Well… in Harry’s absence the farmer puts a new scarecrow in the field. Ladies, meet Reginald Rake. You all know someone like him. He’s the overly groomed, slightly sleazy guy who likes to wink at the ladies, gives out backhanded compliments, loves the sound of his own voice (particularly when talking about himself), doesn’t know when to stop, and can’t keep his hands to himself.

First, Reginald takes Betty’s hand to shake it. This is actually in the text. They don’t shake hands. It’s not a mutual gesture of greeting. The book actually says “He took Betty’s hand and he gave it a shake” which just drips heavy with implications of what Betty thought about this move. Then he insists that he and Betty would make a fine pair. “You’re really quite pretty,” Reginald tells her, “apart from your hair.”

Ouch. That’s a bit of a stinger. What do you say to that when you don’t want to be rude and you’ve only just met the guy?

Then Reginald jumps into a tractor and insists Betty gets in, telling her he’s “a really fast driver. Let’s go for a spin.” Betty doesn’t want to go, however, she tells him she’s waiting for Harry, her fiancé, and that they’re planning a wedding together.

Does Reginald listen to her? Of course not. He doesn’t care about Harry and he certainly doesn’t care about Betty. He only cares about what he wants which, at the moment, is Betty’s attention. So he laughs at Betty and tells her to forget about Harry. “You’ll be waiting for ever. Forget about Harry! I bet he’s not clever.”

And there it is, that macho chest-thumping strut. Believing himself to be so handsome and debonair he tries to sweep Betty off her feet, and by the look of the picture on the next page, he tries it literally, wrapping his arm around Betty’s waist while he crows into her ear about how he, Reginald, is the cleverest scarecrow around, how he can sing songs, and dance and drive. He tells her how he’s dashing and cool and how he can even blow smoke rings.”

20171116_213321.jpgI’ll be honest. When I turned the page I nearly dropped the book and stopped reading. My toddler was sitting next to me engrossed in the story while I was staring at poor Betty in the picture, my skin crawling from the interaction – the smug look on Reginald and Betty’s unhappy face. I mean, honestly, how many ladies reading this have been in a similar situation? I bet every single one of you has a story of that creep in a bar, or that friend of a friend of a friend who just likes to put his hand on your knee or stand a little too close and laugh at his own suggestive jokes while you mentally plot all of the nearest exits and formulate a strategy to extricate yourself.

The farmer clearly went a bit too far in dressing Reginald as he had left a cigar in a pocket of that white suit, which is what prompted Reginald to boast about smoke rings. I’m sure you can see where this is going. Betty tries to make him stop, telling him that smoking is bad for him. (And let’s be real here, smoking is hazardous to a human’s health, but it’s downright fatal for a straw scarecrow!) But of course Reginald not only ignores her but belittles her, telling Betty to not “be a fusspot”. In fact, he actually says “My smoke rings are staggering, make no mistake.” and on my first read I had to send a thank you to the writer for not using the word ‘tremendous‘ here because even as written, my mind just flashed to an unfortunate politician that has been foisted on the world in the past year and I was already straining under too much reality reading this to my son.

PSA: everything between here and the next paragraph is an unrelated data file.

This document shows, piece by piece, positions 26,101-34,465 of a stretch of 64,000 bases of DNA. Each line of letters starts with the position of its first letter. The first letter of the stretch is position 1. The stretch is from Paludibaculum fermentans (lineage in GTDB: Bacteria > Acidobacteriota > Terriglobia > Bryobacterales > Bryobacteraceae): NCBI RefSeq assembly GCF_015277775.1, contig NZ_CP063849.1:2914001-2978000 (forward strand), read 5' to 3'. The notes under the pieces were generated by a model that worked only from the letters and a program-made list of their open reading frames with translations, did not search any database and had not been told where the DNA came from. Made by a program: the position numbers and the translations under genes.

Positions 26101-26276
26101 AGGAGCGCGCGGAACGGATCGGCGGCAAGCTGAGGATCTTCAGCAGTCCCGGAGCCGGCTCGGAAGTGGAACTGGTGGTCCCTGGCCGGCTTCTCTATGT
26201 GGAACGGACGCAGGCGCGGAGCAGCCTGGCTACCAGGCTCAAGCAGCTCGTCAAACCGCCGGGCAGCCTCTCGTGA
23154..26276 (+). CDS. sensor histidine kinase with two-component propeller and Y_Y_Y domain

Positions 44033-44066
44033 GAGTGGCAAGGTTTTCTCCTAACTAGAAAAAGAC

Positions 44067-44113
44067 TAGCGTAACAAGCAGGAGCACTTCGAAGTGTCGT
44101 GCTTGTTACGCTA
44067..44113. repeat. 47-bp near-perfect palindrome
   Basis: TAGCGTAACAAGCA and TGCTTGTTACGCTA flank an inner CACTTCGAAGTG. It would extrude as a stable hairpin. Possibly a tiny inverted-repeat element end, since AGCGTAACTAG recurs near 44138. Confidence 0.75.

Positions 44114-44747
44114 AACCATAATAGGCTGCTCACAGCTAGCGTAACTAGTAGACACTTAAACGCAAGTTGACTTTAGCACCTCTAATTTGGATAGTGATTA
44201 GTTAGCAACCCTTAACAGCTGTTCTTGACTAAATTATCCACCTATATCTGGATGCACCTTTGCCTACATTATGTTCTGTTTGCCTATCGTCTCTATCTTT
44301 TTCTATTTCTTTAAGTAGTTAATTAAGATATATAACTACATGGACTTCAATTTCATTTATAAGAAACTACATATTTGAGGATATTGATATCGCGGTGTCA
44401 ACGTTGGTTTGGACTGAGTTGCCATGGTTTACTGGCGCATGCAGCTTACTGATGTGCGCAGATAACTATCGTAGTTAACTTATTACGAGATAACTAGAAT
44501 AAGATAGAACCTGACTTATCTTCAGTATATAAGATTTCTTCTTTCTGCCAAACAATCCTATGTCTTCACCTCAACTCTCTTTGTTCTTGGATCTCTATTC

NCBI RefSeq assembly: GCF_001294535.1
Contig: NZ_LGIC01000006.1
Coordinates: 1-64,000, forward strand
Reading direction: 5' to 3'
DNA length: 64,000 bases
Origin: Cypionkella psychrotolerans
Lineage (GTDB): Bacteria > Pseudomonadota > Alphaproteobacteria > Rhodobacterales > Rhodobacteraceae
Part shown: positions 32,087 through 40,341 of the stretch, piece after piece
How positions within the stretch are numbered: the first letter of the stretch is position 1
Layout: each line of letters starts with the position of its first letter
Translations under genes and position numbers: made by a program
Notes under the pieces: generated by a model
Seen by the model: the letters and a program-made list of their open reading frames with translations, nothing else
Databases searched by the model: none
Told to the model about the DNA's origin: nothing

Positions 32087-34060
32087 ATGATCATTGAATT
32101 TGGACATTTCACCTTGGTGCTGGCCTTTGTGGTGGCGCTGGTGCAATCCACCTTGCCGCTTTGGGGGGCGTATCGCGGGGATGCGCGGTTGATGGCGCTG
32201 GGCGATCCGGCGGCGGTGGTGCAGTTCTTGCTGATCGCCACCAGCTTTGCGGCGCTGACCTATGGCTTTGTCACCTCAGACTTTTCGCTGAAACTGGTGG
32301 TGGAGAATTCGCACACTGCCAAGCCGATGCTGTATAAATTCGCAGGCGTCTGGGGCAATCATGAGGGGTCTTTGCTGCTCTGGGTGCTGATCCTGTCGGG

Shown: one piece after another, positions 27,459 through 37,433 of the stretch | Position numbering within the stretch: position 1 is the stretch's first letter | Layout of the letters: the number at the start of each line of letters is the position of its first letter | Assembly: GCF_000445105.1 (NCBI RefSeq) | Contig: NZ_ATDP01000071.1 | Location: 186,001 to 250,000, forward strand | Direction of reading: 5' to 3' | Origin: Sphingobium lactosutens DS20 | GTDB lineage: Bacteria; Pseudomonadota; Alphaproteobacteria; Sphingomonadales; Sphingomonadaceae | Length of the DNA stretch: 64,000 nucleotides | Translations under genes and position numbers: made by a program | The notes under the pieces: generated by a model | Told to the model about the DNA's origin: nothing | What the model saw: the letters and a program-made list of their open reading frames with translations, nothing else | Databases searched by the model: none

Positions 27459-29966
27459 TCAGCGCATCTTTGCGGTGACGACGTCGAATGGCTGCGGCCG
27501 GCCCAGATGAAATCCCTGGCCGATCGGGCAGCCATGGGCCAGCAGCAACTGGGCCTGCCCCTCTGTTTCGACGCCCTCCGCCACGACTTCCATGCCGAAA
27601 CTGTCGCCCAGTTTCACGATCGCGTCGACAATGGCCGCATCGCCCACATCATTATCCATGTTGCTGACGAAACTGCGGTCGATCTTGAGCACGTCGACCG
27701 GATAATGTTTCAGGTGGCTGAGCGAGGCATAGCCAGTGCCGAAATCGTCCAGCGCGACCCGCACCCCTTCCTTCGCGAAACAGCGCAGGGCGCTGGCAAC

Of course as expected, Reginald starts to choke and drips the cigar on the ground, where it starts a fire around Betty. Scared, she starts screaming for help as the fire spreads.

And where’s Reginald?


He’s hightailing it out of there, running away leaving Betty to her own fate. Like that guy that leaves you stranded on the side of the road, or in a shady bar, or borrows your car when you need it most. Or that most quintessential scenario – gets a girl pregnant and runs off.

So what happens to Betty?

Well, this is a children’s book, so there is a happily ever after. Harry, after spending days and nights trekking for flowers, water, and buckets, arrives just in time with a pail full of water and beautiful pink flowers. Quickly thinking, he dumps out the flowers and pours water on the fire, saving Betty. They hug and kiss and pick up the flowers, finally being able to cross the last item off their list, and proceed to marry in front of all the animals who had assisted them over the course of the story. The onlookers all agree that it was in fact, the best wedding that no one will ever forget.

As I said before, parenting never stops, so the minute I closed the book I had to go read another book, and another. At three years old there is not really enough attention to dwell on the evils of Reginald Rake’s behaviour and discuss why it’s wrong. That comes later. But in the back of my mind I was slightly horrified at how nakedly this book portrayed a scenario that women deal with every day. In work. At home. Out and about. Unwanted attention, toxic comments about appearance, dismissal of their opinions and wishes, being put in dangerous situations. There is nothing allegorical about this tale because it is literally a story of sexual harassment and intimidation and abandonment.

I cannot help but wonder what was going through the minds of the author and illustrator when they created this book. Was it just something that popped out her head on a whim? Or was it written deliberately with this topic in mind? Did the author have her own encounter with a real life version of Reginald Rake that made her wonder about how to translate such issues into a language children can understand? The book fills me with equal parts dread and wonder. I dread the very idea that these are lessons I need to teach my son. That one day in the future, I will need him to understand why Reginald Rake is a bad man, and explain exactly what is wrong with his behaviour. And at the same time I am in awe that there are authors that dare to bring these issues to children’s literature.

It was, of course, sheer serendipity that this book fell into my hands at this particular moment in time, when the issue of sexual harassment is the hot topic everywhere. And who knows, maybe if I had read this book a year or two ago I would not have come away with such a searingly strong impression of the contents. But since I have, I think this is a book that might stay on our shelves a long time, because it will almost certainly be a stepping stone for us in our journey to teach our son right and wrong. I dread the idea but I am grateful that there are authors out there who are willing to help us along the way.